They’ve provided off-site parking, said DJM Capital Partners Inc., President Lindsay Parton. If Electra would park their employees and vendors off-site, there wouldn’t be a problem, he added.
“From DJM’s perspective we have been living up to our agreement,” Parton said.
In DJM’s written response to the appeal, they state that Electra demands are “over the top” for a “ridiculous level of service” with a minimum of four “luxury shuttle buses” each with a capacity of 45 people.
Mark Huston, the attorney representing Electra Cruises, said that the shuttles DJM provided could never work for Electra’s business. They have guests coming in 100 at a time and a shuttle could only handle half a dozen or so, he said.
“It’s not their (Electra’s) obligation to provide the off-side parking,” Huston said. It’s “someone else’s” responsibility, he added.
Huston suggested a solution of charging employees for parking in the structure on the heavy traffic days (weekends and during special events), compelling them to take the shuttle.
It’s about working together, said Councilman Scott Peotter. The management is always going to be heavy-handed in helping guide the tenants and their patrons to hopefully maximize their ability to perform and do well in business, while still not harming the overall center, he commented.
Landlords often have to make choices as to which tenant is going to help or hurt the center more than others, Peotter explained.
“But it all depends on the cooperation of all the tenants,” Peotter said.
It seems like Electra is not cooperating, he observed.
“Usually in a shared center the tenants have to work together,” Peotter said.
Several Lido Marina Village business owners spoke during public comment, many emphasizing that parking has gotten much better with the implementation of DJM’s pilot program.
“Parking today has never been better for our customers and employees,” said Tress Apothecary + Salon owner Tera Stephens.
Parking was a serious problem when they first opened in January 2016, she added. But now, it’s a “non-issue,” she said.
A number of residents also voiced their concerns during the meeting.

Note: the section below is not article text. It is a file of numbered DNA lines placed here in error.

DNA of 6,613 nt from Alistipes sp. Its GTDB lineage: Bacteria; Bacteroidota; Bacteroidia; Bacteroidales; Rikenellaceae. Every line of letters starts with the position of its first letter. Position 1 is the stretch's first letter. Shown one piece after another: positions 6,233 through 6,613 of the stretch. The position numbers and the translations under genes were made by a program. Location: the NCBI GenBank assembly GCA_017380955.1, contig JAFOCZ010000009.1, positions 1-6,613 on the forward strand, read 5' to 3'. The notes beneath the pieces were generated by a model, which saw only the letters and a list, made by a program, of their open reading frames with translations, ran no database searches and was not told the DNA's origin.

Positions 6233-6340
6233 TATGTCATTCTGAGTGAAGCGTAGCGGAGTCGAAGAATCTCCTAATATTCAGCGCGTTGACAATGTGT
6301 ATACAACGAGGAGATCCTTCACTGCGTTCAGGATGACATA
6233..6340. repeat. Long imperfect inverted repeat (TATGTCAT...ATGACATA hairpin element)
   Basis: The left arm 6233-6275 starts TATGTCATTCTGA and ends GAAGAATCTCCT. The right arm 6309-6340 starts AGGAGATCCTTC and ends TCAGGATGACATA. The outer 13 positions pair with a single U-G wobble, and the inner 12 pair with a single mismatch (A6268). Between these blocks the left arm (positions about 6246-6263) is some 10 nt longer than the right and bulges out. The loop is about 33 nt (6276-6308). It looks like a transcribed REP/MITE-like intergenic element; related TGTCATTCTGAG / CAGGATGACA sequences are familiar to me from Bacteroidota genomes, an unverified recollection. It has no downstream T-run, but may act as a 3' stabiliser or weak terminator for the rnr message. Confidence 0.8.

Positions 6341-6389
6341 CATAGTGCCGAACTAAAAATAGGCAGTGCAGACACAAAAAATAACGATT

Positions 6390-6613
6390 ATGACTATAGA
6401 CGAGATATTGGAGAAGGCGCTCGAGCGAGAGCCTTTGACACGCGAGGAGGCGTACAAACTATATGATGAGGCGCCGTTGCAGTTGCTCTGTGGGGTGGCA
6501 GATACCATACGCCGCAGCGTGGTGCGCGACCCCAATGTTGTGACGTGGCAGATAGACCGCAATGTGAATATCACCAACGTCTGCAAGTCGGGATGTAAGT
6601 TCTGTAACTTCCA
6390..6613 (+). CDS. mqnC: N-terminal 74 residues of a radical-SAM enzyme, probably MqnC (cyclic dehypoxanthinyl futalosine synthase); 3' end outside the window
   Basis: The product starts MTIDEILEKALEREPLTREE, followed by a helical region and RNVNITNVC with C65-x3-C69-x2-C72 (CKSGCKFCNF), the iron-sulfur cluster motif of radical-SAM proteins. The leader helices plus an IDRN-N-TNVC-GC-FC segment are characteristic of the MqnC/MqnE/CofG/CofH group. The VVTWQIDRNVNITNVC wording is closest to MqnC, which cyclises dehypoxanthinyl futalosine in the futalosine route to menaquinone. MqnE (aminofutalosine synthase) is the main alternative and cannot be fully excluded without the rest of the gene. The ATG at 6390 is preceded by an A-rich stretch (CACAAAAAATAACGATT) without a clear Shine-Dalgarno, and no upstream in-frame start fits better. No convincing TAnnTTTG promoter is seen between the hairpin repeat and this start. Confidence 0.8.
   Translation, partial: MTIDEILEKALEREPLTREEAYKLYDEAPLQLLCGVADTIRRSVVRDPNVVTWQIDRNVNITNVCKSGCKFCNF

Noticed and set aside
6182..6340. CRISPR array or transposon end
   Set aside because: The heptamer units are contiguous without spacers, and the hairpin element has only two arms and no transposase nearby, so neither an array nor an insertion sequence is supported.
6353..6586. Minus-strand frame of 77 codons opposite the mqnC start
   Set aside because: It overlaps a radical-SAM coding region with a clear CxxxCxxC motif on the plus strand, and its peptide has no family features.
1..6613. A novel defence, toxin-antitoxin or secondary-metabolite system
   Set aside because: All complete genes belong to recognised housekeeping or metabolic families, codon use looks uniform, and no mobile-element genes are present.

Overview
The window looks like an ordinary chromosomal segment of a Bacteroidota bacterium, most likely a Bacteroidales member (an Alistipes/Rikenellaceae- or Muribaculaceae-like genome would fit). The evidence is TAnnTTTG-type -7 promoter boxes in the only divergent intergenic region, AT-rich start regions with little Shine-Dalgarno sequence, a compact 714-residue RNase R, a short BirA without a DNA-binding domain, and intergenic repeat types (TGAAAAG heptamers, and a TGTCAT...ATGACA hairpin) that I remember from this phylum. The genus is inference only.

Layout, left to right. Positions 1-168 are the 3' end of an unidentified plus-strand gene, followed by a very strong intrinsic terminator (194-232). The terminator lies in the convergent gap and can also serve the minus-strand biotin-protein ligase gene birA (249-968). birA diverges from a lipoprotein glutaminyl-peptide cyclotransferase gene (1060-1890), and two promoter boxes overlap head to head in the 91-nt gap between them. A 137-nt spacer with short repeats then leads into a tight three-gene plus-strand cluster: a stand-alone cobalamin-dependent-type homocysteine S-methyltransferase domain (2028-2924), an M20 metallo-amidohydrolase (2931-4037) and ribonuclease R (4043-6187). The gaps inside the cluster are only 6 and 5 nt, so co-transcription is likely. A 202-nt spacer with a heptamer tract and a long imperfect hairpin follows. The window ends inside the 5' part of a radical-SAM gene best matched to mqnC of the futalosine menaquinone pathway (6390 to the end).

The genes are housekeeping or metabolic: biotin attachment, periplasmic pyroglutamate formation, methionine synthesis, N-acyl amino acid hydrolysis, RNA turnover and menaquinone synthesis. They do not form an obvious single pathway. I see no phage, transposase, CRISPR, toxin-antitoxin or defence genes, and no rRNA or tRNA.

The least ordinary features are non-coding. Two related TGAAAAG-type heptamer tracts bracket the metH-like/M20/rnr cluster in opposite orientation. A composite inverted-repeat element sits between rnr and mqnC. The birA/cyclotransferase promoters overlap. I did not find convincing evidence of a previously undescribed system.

Although some of the efforts from DJM have helped, it’s still an issue, added Finley tract resident Jennifer Mallon.
She recounted when her sister was married on an Electra cruise, before she lived in the area. They didn’t pay for the parking because it was “ridiculous” and they weren’t offered any off-site options, Mallon said. They ultimately parked on the neighborhood streets, she added.
“We’ve actually done this ourselves,” Mallon said, “and so I know that people will continue to do it.”
It’s also a matter of safety, added fellow Finley tract resident Ingrid Yankauskas. People speed through the neighborhood, many trying to get to a cruise before the boat leaves, she pointed out.
“Electra has to be responsible to tell their parties, ‘This is the beach, it’s already crowded enough,’” arrive on time and park in the structure, Yankauskas said. “To try and fix the problem before something major happens. One of us is going to get hit one day and it’s not just going to be ‘Oh, I’m going to miss my cruise,’ it’s going to be ‘Someone’s dead,” because it’s unsafe right now in the Finley tract.”
Something needs to be done, she emphasized.
Several public speakers mentioned the two new restaurants scheduled to open this year. There is already an issue with lack of parking and congestion, that will only worsen with two more restaurants, they agreed.
DJM and Electra have a problem, but it shouldn’t create a problem for the residents on the Finley tract, a few noted.
“I do look at this as an internal squabble,” Peotter said, “and no matter what the squabble is, right now I see the Finley tract is paying the penalty.”